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Sinonimi: self-contemplation | self-examination
ETYM Cf. French introspection.
The contemplation of one's own thoughts and desires and conduct; SYN. self-contemplation, self-examination.
Observing or examining the contents of one’s own mind or consciousness. For example, “looking” at and describing a “picture” or image in the “mind’s eye”, or trying to examine what is happening when one performs mental arithmetic.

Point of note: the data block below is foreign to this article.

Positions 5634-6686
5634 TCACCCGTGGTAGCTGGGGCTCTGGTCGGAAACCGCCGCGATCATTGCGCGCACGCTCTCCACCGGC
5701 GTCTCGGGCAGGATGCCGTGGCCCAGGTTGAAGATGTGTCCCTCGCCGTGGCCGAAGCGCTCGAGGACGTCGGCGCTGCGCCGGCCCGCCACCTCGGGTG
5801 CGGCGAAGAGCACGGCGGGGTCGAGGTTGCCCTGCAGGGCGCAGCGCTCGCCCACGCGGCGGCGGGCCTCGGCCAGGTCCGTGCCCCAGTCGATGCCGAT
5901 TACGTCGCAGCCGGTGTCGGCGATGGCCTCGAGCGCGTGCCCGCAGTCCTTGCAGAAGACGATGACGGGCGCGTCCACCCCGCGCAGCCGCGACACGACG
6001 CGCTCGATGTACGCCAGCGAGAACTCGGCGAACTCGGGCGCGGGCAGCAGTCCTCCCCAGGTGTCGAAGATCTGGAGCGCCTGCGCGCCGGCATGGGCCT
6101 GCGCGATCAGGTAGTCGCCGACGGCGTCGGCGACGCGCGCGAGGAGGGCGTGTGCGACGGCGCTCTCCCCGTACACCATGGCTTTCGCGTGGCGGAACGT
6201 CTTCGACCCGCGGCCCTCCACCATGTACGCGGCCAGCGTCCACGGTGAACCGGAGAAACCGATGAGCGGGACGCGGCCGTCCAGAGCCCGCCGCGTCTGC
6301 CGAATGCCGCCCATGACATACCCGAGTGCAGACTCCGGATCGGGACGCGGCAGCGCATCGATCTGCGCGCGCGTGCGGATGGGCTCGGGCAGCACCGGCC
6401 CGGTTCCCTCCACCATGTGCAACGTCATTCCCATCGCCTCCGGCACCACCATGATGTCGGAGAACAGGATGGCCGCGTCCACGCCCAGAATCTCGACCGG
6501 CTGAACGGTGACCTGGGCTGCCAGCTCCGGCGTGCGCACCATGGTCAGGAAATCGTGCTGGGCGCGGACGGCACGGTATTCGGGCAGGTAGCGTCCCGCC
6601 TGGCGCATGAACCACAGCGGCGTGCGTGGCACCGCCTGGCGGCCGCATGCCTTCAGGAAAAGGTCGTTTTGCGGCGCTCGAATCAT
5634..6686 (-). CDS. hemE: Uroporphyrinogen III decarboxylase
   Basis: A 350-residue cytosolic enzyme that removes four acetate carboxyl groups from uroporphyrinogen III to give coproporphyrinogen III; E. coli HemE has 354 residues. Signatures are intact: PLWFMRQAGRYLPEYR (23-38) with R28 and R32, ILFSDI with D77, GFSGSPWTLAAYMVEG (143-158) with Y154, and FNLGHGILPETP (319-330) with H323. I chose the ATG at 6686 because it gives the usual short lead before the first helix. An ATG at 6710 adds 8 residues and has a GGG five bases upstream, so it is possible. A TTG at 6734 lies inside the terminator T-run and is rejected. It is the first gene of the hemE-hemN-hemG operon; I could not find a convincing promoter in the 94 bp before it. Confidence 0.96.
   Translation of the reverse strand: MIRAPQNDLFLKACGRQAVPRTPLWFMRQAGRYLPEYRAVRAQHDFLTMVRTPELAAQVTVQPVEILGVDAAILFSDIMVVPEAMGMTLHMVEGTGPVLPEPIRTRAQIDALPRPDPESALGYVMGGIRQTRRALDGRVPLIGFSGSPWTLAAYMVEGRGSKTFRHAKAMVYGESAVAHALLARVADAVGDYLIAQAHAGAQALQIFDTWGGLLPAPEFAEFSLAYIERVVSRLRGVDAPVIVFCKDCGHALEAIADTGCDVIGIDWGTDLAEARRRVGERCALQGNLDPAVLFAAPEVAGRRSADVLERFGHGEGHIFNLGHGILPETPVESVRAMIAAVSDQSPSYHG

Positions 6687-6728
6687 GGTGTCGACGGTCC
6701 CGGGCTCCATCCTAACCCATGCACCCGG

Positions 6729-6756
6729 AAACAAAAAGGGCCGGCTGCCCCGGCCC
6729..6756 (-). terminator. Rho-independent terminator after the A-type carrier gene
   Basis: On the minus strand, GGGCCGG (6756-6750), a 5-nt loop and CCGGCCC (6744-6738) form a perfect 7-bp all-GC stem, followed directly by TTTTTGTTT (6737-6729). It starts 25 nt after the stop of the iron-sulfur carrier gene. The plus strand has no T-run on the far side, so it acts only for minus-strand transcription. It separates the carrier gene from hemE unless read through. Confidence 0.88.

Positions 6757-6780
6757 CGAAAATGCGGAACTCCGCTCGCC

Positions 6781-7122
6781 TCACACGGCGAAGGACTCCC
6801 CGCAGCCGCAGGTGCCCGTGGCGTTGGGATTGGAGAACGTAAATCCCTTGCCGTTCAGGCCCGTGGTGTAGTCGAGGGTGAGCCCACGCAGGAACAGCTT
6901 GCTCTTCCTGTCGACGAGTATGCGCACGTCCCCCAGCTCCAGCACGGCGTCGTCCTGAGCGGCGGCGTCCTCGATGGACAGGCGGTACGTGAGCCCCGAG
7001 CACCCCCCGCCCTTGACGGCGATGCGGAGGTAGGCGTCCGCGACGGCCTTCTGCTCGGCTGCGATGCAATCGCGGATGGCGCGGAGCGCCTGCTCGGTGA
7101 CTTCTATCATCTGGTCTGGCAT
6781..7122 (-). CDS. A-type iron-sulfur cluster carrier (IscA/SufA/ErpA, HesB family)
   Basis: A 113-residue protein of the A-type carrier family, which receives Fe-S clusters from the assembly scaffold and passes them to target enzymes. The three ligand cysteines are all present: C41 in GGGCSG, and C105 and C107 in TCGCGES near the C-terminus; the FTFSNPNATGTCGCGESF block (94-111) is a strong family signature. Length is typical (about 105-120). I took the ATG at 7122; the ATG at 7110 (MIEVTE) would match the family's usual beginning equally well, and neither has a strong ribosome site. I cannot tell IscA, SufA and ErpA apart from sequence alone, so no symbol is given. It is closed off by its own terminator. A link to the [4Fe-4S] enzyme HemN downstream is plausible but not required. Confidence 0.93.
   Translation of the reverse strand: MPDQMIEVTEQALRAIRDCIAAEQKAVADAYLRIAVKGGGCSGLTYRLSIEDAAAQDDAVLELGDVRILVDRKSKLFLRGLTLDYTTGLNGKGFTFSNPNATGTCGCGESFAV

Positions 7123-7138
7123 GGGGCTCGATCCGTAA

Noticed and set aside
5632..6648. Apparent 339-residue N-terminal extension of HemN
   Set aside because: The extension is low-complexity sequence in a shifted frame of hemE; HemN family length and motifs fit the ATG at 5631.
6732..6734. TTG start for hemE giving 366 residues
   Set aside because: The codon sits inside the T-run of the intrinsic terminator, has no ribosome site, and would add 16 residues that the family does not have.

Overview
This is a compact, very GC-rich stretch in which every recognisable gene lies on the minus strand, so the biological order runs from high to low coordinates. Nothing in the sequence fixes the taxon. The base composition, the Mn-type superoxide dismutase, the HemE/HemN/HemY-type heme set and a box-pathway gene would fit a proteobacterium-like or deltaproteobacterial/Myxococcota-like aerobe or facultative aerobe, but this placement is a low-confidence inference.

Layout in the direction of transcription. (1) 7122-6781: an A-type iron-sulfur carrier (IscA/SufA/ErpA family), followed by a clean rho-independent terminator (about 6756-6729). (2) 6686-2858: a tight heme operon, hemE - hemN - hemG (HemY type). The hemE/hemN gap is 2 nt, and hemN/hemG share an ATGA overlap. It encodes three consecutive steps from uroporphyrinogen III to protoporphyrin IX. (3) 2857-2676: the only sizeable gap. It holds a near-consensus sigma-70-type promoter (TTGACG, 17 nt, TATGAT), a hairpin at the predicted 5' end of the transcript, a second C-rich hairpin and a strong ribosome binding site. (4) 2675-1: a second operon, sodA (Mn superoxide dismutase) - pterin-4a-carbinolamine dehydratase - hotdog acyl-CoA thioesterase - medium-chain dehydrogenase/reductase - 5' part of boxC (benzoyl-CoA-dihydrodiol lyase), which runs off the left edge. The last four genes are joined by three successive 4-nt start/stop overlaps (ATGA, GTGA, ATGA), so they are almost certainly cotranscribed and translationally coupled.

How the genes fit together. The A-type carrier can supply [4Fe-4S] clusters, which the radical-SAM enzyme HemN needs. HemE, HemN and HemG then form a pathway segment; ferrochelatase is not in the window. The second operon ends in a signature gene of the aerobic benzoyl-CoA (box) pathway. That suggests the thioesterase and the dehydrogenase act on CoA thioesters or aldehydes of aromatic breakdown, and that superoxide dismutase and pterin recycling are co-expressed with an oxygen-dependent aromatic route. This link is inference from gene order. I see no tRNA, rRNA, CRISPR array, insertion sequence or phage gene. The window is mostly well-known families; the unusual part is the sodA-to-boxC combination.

Its use as an approach to the study of the mind has a history dating back, at least, to Socrates. It was first proposed as an experimental method by Wilhelm Wundt and employed routinely in his laboratory, established 1879, in accord with his view that psychology is “the science of inward and immediate experience”. The method was further developed by Wundt’s pupil Edward Bradford Titchener (1867–1927) and by members of the Wurtzberg School around the turn of the century. Wundt eventually became dissatisfied with this method of inquiry and, following severe criticism as to the reliability of introspective data, the method fell into disuse. So grave were the problems with its methodology that, following the advent of behaviorism, the systematic study of mental processes was largely eschewed by psychologists for half a century, only returning as a course of serious study in the 1960s.